tcflag_t c_oflag;    /* output specific flags (bitmask) */
  tcflag_t c_cflag;    /* control flags (bitmask) */
  tcflag_t c_lflag;    /* local flags (bitmask) */
  cc_t     c_cc[NCCS]; /* special characters */
};

It should be noted that real struct termios declarations are often much more complicated. This stems from the fact that Unix vendors implement termios so that it is backward compatible with termio and integrate termio and termios behavior in the same data structure so they can avoid to have to implement the same code twice. In such a case, an application programmer may be able to intermix termio and termios code.

There are more than 45 different flags that can be set (via tcsetattr()) or got (via tcgetattr()) with the help of the struct termios. The large number of flags, and their sometimes esoteric and pathologic meaning and behavior, is one of the reasons why serial programming under Unix can be hard. In the device configuration, one must be careful not to make a mistake.

Opening/Closing a Serial Device 0% developed  as of Jul 23, 2005Edit

open(2)Edit

A few decisions have to be made when opening a serial device. Should the device be opened for reading only, writing only, or both reading and writing? Should the device be opened for blocking or non-blocking I/O (non-blocking is recommended)? While open(2) can be called with quite a number of different flags controlling these and other properties, the following as a typical example:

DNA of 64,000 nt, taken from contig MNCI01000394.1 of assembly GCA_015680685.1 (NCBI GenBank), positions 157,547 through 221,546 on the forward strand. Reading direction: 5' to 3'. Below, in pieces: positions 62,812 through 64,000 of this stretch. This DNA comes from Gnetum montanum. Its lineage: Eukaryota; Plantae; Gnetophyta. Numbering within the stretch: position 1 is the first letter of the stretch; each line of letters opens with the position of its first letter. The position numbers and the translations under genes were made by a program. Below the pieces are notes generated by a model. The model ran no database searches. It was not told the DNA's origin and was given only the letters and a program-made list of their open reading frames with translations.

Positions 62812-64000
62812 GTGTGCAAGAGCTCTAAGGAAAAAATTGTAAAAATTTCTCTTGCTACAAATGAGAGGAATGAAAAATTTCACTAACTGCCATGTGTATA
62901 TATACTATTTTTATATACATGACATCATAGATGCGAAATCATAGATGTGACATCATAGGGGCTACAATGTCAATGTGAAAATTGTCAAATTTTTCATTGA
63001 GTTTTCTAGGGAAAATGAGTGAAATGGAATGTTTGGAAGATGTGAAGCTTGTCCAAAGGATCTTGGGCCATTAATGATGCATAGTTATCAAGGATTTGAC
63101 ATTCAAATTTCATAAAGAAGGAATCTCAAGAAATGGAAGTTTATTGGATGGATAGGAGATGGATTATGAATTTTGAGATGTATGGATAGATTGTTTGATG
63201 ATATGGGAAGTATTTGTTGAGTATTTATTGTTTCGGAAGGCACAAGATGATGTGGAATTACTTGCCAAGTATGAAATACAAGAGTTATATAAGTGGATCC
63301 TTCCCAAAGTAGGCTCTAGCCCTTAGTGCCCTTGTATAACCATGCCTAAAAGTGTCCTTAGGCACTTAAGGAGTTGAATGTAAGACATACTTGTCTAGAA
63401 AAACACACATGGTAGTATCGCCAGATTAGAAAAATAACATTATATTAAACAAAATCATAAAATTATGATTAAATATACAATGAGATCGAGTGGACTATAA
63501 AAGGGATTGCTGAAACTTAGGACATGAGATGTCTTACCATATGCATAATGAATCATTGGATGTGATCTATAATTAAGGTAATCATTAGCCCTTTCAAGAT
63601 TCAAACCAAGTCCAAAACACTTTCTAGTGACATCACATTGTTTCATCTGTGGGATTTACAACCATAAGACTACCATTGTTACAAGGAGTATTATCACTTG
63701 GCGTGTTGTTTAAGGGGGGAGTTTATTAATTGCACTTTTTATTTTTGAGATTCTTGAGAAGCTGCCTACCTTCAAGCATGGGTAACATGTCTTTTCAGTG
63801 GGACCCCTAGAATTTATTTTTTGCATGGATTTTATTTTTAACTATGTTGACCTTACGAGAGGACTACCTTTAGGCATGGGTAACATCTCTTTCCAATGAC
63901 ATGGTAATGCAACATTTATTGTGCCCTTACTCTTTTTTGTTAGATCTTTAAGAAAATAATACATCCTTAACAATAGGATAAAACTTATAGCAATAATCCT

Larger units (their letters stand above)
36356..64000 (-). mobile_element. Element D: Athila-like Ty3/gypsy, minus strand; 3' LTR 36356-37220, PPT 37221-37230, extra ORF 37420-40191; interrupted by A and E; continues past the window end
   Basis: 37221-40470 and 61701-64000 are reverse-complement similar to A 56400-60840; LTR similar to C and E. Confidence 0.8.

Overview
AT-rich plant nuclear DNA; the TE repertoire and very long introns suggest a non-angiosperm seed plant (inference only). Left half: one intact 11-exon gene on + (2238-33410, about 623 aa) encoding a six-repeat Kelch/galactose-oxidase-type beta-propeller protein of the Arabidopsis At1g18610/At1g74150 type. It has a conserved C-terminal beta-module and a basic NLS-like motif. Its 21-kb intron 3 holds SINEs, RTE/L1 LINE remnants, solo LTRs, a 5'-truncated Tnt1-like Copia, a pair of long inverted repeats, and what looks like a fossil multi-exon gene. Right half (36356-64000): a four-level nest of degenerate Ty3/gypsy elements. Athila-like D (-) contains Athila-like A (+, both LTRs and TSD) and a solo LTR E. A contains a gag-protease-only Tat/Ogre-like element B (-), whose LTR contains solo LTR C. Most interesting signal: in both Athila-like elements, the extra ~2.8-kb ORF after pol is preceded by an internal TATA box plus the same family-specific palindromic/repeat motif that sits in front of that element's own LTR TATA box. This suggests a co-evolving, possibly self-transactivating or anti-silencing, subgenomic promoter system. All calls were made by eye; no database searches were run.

const char *device = "/dev/ttyS0";
fd = open(device, O_RDWR | O_NOCTTY | O_NDELAY); if(fd == -1) { printf( "failed to open port\n" ); }

Where:

device
The path to the serial port (e.g. /dev/ttyS0)
fd
The returned file handle for the device. -1 if an error occurred
O_RDWR
Opens the port for reading and writing
O_NOCTTY
The port never becomes the controlling terminal of the process.
O_NDELAY
Use non-blocking I/O. On some systems this also means the RS232 DCD signal line is ignored.

NB: Be sure to #include <fcntl.h> as well for the constants listed above.

close(2)Edit

Given an open file handle fd you can close it with the following system call

close(fd);

Basic Configuration of a Serial InterfaceEdit

After a serial device has been opened, it is typical that its default configuration, like baud rate or line discipline need to be override with the desired parameters. This is done with a rather complex data structure, and the tcgetattr(3) and tcsetattr(3) functions. Before that is done, however, it is a good idea to check if the opened device is indeed a serial device (aka tty).

The following is an example of such a configuration. The details are explained later in this module.

#include <termios.h>
#include <unistd.h>
struct termios config;
if(!isatty(fd)) { ... error handling ... }
if(tcgetattr(fd, &config) < 0) { ... error handling ... }
// // Input flags - Turn off input processing // convert break to null byte, no CR to NL translation, // no NL to CR translation, don't mark parity errors or breaks // no input parity check, don't strip high bit off, // no XON/XOFF software flow control // config.c_iflag &= ~(IGNBRK | BRKINT | ICRNL | INLCR | PARMRK | INPCK | ISTRIP | IXON);